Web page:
Menu

An Introduction to Religion in China

0 Comment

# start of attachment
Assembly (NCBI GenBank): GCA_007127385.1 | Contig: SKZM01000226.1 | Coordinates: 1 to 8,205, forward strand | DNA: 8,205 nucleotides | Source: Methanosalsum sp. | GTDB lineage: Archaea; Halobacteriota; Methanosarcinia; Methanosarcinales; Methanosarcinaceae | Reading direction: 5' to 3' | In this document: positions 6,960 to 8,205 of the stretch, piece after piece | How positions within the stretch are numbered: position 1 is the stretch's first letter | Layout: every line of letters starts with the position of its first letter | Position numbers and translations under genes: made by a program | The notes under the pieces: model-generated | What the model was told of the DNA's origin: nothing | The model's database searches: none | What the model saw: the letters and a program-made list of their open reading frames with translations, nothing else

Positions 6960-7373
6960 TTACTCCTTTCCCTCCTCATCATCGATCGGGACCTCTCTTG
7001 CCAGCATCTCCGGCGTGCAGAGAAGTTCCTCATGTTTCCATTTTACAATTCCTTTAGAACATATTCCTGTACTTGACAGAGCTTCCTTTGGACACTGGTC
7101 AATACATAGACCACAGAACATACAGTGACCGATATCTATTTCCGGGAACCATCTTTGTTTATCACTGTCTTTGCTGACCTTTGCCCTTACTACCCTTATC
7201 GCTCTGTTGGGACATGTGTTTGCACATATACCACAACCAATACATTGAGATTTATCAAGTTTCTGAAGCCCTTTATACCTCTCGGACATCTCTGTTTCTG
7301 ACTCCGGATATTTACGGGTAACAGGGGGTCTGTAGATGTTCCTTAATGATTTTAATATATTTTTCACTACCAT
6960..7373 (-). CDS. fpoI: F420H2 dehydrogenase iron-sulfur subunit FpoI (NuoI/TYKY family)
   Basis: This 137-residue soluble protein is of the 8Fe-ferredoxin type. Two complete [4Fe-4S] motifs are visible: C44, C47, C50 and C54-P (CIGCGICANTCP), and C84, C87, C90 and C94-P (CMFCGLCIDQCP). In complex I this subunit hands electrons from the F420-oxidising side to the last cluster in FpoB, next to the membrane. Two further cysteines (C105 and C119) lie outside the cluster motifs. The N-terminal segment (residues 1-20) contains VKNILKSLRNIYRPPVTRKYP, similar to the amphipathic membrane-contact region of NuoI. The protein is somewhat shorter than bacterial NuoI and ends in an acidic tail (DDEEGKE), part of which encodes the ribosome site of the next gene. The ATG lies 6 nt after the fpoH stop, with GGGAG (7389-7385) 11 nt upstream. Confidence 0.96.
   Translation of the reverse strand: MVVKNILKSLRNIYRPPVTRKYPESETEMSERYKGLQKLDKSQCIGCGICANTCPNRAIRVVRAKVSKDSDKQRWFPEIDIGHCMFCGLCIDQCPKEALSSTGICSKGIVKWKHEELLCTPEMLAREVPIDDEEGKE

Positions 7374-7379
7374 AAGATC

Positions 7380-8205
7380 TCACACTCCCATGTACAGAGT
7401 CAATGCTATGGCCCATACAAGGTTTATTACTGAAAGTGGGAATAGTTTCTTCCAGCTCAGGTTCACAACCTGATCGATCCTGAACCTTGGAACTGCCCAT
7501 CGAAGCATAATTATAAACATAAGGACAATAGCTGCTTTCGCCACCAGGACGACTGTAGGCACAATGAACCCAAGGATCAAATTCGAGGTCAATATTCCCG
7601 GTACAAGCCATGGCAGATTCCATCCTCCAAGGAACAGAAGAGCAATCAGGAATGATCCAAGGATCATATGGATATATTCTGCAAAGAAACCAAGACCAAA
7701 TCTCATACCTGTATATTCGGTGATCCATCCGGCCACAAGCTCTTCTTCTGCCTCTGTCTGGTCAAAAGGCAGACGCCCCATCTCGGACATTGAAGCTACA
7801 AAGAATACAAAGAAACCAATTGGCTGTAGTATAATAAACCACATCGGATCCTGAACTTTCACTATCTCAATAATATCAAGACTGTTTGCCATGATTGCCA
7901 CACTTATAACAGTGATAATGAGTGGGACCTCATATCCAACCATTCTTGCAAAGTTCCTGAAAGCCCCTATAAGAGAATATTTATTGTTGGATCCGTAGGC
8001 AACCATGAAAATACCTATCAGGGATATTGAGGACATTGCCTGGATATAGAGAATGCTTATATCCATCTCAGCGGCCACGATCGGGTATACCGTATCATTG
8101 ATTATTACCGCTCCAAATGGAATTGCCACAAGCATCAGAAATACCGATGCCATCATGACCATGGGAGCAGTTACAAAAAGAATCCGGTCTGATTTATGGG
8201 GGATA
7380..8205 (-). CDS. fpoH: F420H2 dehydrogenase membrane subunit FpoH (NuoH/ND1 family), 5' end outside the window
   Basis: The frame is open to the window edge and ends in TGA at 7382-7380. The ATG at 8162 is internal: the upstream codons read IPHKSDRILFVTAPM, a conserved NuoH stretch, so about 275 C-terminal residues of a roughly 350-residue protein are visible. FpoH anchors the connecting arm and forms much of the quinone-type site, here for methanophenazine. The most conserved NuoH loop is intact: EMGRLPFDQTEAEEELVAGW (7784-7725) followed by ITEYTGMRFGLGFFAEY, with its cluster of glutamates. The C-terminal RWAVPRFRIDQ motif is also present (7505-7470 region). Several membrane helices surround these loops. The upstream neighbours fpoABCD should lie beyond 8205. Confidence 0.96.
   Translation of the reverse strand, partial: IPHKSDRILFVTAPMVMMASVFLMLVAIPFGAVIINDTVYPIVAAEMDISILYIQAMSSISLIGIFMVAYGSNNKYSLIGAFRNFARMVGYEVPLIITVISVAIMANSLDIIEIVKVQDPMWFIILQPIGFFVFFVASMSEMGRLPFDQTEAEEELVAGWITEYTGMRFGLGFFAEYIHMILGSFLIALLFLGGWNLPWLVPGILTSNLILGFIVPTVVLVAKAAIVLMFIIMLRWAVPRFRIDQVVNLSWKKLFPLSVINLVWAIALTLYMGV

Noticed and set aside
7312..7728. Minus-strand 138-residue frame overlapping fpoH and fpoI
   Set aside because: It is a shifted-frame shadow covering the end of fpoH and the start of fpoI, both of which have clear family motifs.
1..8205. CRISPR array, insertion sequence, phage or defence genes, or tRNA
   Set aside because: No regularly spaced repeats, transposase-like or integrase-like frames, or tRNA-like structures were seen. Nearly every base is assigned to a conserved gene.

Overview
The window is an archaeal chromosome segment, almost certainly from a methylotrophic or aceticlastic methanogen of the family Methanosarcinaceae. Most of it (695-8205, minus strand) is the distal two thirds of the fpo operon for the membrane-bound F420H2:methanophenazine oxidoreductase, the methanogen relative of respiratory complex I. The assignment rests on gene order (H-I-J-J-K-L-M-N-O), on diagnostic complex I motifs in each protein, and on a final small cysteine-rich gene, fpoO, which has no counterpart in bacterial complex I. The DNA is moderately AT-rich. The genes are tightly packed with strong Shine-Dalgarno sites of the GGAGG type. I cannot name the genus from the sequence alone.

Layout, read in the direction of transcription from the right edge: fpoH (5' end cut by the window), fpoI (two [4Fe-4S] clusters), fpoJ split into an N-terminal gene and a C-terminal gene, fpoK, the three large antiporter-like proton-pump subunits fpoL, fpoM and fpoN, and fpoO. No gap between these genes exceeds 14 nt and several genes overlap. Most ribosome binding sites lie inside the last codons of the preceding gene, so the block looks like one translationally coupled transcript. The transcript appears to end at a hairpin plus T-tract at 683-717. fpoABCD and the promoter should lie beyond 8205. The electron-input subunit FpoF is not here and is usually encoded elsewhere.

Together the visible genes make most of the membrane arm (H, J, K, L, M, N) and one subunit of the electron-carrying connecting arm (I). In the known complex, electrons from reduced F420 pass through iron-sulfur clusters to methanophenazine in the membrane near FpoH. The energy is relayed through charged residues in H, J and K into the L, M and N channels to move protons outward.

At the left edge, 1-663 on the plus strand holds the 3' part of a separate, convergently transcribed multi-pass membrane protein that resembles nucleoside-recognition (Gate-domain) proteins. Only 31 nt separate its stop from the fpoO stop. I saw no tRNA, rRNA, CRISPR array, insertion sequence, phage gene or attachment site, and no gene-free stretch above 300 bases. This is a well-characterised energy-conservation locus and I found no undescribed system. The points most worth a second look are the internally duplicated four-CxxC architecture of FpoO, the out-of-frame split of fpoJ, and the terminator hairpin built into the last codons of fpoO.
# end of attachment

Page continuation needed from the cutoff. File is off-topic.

Other reasons also come to play their part as well and they will be discusses later on (De et al 73). In China religion was something of a taboo because practicing any single faith was considered incorrect. It was more of a pluralistic society which was against allowing members to adhere to any organization. They were more practicing in their cultural customs and believed in following one particular family as a dynasty with its specific rules of living and policies of the state. Scholars still indulge in the argument about China having a religion or not from the time the country took its shape on the planet. Various terms which are now associated with legendary and traditional practices are considered to be the earliest form of value-drilling such as Buddhism and Confucianism, which help in understanding the culture of China even better (De et al 74). Starting with the teaching of Confucianism which goes back to the 551 BCE, one will observe that it was an attempt to revive the golden age. Kong Qui who came to be known as Confucius was inspired to follow the rituals of the ancient people. He exercised ethical force to make his dynasty follow the same rituals and make these practices common amongst the people. These practices included: i. Consciousness to do the right thing ii. Be loyal to the superiors iii. Be benevolent towards each other The rituals were known as li which, if practiced, largely affected the role of the individuals in the society and so did their status. Hence, the deities of worshipping were divided into various classes according to the level of peoples’ performance. Kong Qui was the sole transmitter of the social hierarchies and rituals who stood the weight of the revival of the ancient times. His teachings included the lessons included in the previous books and the people who followed him started associating the teachings as Confucianism. During the late imperial age, the performances in China were remarkably at their peak and elaborated with various local opera genre and solo performances. Since rituals had been the bedrock of Confucianism, during the time of Tang dynasty, theatricals of all kinds became eminent. For Father Evariste Hue, a European traveler who had lived in China for years exclaimed that China looks more like a fair for amusement of people (De et al 75). Countless works of literature depicted the Chinese tradition including Mulian zhuan. This opera is considered the best amongst other village performances. In 1929 a performance was recorded in the recital form which was organized and created by the Ding County’s experienced village actors in Hebei. The Ding County yangge was not a valuable evidence of popular culture. The themes of political righteousness and loyalty are absent while there is much farce and romance to discuss (De et al 104). Right after Kong Qui’s era or even during his time which came considered an overlapping of the phase, the concept of Daoism began to emerge. This was all about patience and seeing life as a whole despite all the chaos surrounding it. Those persons or hermits who had a connection with the previous teachings including Confucianism were asked to escape the civilization. This made Daoism the most complex tradition especially for the current times. As time passed and people became more accustomed to the modern world the government asked the people to establish temples for every community so that those who wanted to practice Daoism or the teachings of another tradition including Buddhism could do so with peace and strengthen their network (De et al 92). The teachings Buddha emerged next in line and were commonly known among the Chinese as Fojiao. Buddha is